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Health problems, but no increased risk of cancer

Landfill Smell: Health Problems, But No Increased Cancer Risk

The membrane covers hundreds of feet of debris and various pipes that direct leachate to a sewage treatment plant at the Bridgeton landfill on August 28, 2015 in Bridgeton, Missouri. The Missouri Department of Health on Thursday, August 11, 2022, announced the results of the study. a long-term survey of a landfill in suburban St. Louis, which determined that the smell emanating from the landfill did not pose a significant risk to the health of people living near it. The landfill has been a source of concern, not only because of the smell, but also because of the underground smoldering that is within a few hundred yards of the buried nuclear waste. Credit: High Mach/St. Louis Post-Dispatch via AP file

The Missouri Department of Health on Thursday announced the results of a long-term study of the problematic Bridgton landfill in suburban St. Louis, finding that the landfill’s bad smell causes health problems but does not increase the risk of cancer.

According to Don Chapman, co-founder of activist group Just Moms STL, the results of a multi-year investigation by the Missouri Department of Health and Senior Services have been confirmed for people living near a landfill in northwest St. Louis County.

“We knew we were dealing with physical symptoms on a daily basis due to exposure to odors,” Chapman said. “We knew it could make the disease worse because that’s what we saw.”

The landfill has been a source of concern for over a decade for several reasons. Weapons-grade uranium processed in St. Louis as part of the Manhattan Project, a World War II program that created the first nuclear weapon, was dumped illegally at the nearby West Lake test site in 1973.

Meanwhile, in 2010, smoldering was discovered underground at the Bridgeton junkyard, just a few hundred yards away, raising concerns about what might happen if the smoldering reached the nuclear waste. The cause of the smoldering remains unknown, but the resulting odor was so pungent that many nearby residents complained of illness and were often forced to stay inside.

The Bridgeton landfill has spent millions of dollars to mitigate the odor, which has been greatly reduced in recent years.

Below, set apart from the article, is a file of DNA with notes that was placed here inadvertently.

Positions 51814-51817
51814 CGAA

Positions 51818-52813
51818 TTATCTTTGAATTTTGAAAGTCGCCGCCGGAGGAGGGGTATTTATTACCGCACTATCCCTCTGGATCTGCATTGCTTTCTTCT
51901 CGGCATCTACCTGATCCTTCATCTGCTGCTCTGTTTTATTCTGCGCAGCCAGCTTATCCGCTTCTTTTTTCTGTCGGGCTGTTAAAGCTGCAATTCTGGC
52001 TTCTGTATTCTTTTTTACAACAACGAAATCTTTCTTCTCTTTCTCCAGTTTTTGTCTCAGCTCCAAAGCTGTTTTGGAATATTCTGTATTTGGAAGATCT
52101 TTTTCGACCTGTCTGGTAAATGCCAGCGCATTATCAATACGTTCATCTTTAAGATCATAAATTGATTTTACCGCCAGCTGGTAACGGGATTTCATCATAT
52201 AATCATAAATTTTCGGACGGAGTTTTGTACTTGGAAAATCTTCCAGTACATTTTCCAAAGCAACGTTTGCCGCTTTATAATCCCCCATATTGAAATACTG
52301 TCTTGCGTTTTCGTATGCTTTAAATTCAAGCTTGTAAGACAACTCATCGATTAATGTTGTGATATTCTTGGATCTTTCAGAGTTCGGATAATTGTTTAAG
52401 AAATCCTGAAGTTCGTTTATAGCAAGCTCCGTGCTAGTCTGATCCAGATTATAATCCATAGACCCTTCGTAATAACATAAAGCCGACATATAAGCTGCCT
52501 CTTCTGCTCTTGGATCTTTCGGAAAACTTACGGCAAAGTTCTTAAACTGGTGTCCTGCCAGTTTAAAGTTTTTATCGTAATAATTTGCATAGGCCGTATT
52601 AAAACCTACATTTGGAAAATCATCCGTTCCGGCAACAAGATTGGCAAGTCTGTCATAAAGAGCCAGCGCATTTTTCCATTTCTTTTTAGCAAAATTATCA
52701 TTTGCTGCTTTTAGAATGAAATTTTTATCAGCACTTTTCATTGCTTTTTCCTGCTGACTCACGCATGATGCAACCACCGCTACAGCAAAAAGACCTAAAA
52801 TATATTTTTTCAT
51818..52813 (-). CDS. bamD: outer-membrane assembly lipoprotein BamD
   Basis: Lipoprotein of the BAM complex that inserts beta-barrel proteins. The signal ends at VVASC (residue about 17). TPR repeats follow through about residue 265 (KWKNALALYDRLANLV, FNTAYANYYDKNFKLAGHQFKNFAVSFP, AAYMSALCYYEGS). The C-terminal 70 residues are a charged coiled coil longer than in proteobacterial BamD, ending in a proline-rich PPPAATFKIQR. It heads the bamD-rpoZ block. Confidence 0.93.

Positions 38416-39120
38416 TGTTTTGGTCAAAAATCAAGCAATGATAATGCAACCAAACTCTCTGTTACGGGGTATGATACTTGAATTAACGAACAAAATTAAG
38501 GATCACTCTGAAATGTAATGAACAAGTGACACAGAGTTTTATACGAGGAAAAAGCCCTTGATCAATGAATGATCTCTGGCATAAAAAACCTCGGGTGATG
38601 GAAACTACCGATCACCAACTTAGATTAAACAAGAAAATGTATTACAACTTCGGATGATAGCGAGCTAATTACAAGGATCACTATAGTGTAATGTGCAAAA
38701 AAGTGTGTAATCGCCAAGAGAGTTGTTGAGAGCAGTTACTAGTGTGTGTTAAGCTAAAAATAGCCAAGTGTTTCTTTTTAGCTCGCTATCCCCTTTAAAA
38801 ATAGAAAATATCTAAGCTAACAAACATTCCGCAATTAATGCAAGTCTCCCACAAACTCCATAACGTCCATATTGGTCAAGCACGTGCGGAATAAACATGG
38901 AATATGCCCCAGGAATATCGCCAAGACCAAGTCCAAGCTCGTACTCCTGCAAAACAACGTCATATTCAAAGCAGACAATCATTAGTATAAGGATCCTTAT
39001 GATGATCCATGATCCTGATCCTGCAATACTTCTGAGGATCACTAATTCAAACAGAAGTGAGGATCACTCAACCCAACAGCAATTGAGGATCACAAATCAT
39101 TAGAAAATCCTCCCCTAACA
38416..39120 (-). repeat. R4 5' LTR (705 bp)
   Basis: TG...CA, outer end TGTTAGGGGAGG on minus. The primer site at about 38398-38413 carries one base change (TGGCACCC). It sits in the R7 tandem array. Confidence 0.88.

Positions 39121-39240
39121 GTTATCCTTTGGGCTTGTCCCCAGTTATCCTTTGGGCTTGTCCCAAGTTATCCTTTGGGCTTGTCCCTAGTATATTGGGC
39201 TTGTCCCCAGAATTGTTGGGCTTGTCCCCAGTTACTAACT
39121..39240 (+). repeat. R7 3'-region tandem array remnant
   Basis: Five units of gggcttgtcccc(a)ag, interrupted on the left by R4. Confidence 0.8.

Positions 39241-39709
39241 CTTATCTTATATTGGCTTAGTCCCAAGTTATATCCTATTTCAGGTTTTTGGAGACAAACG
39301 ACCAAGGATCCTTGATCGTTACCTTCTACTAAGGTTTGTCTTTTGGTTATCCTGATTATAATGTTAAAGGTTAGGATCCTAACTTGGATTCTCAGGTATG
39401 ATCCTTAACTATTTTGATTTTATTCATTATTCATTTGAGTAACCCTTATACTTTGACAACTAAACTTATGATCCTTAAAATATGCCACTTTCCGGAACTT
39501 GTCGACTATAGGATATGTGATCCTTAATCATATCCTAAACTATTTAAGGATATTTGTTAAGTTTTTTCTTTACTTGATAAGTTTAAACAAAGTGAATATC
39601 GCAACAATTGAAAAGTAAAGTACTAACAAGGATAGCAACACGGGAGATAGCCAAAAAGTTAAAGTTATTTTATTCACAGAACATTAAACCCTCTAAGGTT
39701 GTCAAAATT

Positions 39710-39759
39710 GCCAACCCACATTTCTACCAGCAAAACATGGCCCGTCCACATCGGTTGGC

The State Department of Health, in its “final consultation paper,” determined that prior to odor reduction action, inhalation of sulfur-based compounds “may exacerbate existing respiratory and cardiopulmonary conditions” and cause headaches, nausea, and fatigue. Children, the elderly, and people with chronic respiratory conditions such as asthma are most at risk.

“The estimated cancer risks from living and inhaling volatile organic compounds (VOCs) near a landfill are similar to those from living in other urban settings in the United States,” the report said.

Chapman recalled a day in the summer of 2013 when she took her kids to a nearby Target store.

“The smell was so strong that it permeated the inside of the building,” she said. “When we checked, everyone choked. People were throwing up in the parking lot, and moms were trying to put away their food with a bloody nose.”

The smell was so strong that then Attorney General Chris Coster filed a lawsuit in 2013. The lawsuit was settled in 2018 when the landfill’s current and former owners agreed to pay $16 million.

An EPA spokesman declined to comment on Missouri’s report.

An EPA Superfund project to manage nuclear waste was announced in 2018 but has been shelved while the agency refines its cleanup plan, which was originally estimated to cost $205 million. The agency has not released a new schedule.

The landfill owner will bear the cost along with other “responsible parties” that include the US Department of Energy and Exelon Corp. from Chicago, whose subsidiary once owned the uranium processing company Cotter Corp.

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